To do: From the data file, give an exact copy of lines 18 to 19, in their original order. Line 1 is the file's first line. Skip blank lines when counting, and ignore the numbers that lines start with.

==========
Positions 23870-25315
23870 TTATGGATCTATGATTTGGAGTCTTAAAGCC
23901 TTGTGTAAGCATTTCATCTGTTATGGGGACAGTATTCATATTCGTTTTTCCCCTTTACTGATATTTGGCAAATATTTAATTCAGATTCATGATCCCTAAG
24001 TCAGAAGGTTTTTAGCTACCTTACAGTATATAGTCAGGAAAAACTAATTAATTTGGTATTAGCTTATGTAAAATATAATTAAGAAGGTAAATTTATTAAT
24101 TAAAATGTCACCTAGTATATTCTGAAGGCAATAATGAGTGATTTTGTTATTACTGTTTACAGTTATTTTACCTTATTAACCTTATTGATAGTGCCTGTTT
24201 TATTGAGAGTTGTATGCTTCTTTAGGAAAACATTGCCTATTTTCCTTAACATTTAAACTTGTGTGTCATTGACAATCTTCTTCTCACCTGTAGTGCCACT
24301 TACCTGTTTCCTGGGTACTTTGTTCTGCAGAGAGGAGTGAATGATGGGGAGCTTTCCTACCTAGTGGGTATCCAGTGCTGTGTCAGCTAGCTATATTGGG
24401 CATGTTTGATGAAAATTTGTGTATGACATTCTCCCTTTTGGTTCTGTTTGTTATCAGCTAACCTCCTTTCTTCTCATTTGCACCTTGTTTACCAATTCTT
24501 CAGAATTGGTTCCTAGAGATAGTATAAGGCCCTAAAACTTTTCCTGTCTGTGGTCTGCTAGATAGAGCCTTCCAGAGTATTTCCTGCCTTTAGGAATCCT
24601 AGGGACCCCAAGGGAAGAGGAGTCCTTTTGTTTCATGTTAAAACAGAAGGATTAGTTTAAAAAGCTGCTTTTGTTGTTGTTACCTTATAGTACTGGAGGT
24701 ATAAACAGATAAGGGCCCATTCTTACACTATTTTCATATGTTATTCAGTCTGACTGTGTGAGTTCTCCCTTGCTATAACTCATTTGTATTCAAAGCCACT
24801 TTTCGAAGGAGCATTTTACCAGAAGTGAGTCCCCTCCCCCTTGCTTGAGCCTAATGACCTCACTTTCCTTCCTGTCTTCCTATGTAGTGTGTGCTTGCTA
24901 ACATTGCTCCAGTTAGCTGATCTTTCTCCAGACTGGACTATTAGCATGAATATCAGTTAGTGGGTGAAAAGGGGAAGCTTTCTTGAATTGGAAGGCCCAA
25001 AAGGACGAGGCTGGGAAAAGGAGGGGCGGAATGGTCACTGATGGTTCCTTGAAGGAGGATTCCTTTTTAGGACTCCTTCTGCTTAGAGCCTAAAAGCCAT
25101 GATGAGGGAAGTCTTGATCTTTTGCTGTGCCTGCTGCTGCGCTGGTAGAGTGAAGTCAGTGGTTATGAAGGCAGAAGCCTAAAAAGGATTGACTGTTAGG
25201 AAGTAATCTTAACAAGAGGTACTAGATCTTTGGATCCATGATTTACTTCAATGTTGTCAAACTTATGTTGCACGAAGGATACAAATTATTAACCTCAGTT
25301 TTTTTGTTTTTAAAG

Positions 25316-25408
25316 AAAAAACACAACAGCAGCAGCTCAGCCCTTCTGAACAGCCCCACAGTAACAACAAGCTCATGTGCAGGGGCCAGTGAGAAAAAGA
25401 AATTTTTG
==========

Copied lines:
Positions 25316-25408
25316 AAAAAACACAACAGCAGCAGCTCAGCCCTTCTGAACAGCCCCACAGTAACAACAAGCTCATGTGCAGGGGCCAGTGAGAAAAAGA